SITUATED adjacent to the two Chemor Market buildings, the 1Malaysia Hawker Centre is also under-utilised, much like the marketplace.
A check by MetroPerak found that out of 33 units available, only three units were occupied.
Former Chemor Rukun Tetangga chairman Ismail Labu complained that this has been going on for the past month.
“The construction of the new hawker centre two-years ago had forced residents here to give up their Chemor football field.
“Trees were cut down to make way for development, and now we have lost an important green spot in the town.
“I do not understand why the Ipoh City Council has to take away the football field, only to build more shoplots here when the three-storey Chemor Market has unused space for hawkers to trade,” he said.
Lamenting that the council did not take into account the residents’ living quality, Ismail said currently there is nowhere for children and youths to play.
“There is a mini stadium situated a distance away, but even then it is locked up.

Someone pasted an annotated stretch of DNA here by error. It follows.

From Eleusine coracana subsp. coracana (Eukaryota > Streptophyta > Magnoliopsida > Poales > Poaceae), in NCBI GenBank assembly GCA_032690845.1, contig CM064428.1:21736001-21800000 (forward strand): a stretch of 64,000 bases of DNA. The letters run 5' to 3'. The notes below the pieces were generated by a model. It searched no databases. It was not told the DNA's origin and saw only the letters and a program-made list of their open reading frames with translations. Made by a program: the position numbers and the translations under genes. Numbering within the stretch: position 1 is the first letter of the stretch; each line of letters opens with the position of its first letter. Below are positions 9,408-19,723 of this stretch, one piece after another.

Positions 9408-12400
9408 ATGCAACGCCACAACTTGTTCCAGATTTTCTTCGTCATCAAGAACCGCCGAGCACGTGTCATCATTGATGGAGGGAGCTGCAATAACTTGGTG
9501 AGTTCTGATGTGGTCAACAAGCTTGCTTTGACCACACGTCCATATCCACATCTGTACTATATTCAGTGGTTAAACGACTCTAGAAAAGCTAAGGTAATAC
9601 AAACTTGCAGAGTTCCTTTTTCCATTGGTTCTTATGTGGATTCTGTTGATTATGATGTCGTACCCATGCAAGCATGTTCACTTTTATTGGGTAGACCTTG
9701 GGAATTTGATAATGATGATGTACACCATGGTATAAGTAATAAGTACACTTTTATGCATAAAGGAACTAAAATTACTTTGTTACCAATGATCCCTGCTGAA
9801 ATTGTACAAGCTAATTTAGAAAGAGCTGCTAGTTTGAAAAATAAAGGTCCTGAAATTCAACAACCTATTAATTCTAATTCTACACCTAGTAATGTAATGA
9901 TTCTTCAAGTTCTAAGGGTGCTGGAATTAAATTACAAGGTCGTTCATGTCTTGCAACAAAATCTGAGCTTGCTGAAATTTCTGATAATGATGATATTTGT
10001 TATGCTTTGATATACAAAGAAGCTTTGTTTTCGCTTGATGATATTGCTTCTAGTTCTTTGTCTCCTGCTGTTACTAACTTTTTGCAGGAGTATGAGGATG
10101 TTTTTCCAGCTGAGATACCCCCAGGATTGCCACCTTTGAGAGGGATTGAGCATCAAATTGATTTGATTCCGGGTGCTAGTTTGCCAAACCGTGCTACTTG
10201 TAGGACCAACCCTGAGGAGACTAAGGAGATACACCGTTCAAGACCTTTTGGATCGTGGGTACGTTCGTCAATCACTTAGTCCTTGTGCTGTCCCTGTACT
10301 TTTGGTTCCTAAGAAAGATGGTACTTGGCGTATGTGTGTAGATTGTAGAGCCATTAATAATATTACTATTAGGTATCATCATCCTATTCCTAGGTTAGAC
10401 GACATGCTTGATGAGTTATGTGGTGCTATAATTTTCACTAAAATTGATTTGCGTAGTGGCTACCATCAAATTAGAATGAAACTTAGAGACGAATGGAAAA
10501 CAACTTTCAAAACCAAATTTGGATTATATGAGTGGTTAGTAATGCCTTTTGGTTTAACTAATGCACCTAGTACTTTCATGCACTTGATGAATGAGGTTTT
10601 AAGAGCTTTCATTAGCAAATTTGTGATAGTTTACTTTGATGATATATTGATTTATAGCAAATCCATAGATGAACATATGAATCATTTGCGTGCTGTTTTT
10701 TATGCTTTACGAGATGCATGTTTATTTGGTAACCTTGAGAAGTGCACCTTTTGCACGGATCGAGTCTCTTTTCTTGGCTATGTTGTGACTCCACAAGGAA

“I have also heard that the council had handed over the management of the stadium to a sports association.
“If this is the case, where are the residents suppose to go when they wish to exercise?” he questioned.
Now that grass has been replaced with concrete grounds at the hawker centre, Ismail also feared that floods may occur in the future.
“Instead of water seeping into soil, rainwater has nowhere to flow into except for the small drain surrounding the hawker centre.
“There should be a place for recreational activities.
“There is no sense in depriving the people of a field,” he said.
In response to the issue, the council’s corporate affairs principal assistant director Normala Latiff said 30 hawkers had been given the nod to start their business at the hawker centre.
“The key was just handed to them in December last year, so they are expected to begin trading very soon,” she said.
Regarding the mini stadium, Normala said it was built as a replacement for the field because it was unsafe to play football on a space so close to the main road.
“It is true that the council had handed the management over to a sports association in October 2013 after approving their submitted proposal during the council’s general meeting.
“However, several recent inspections have revealed that the stadium was poorly managed.
“This issue will be brought up during the next council meeting, on whether we are to reclaim the management of the stadium from the association,” she said.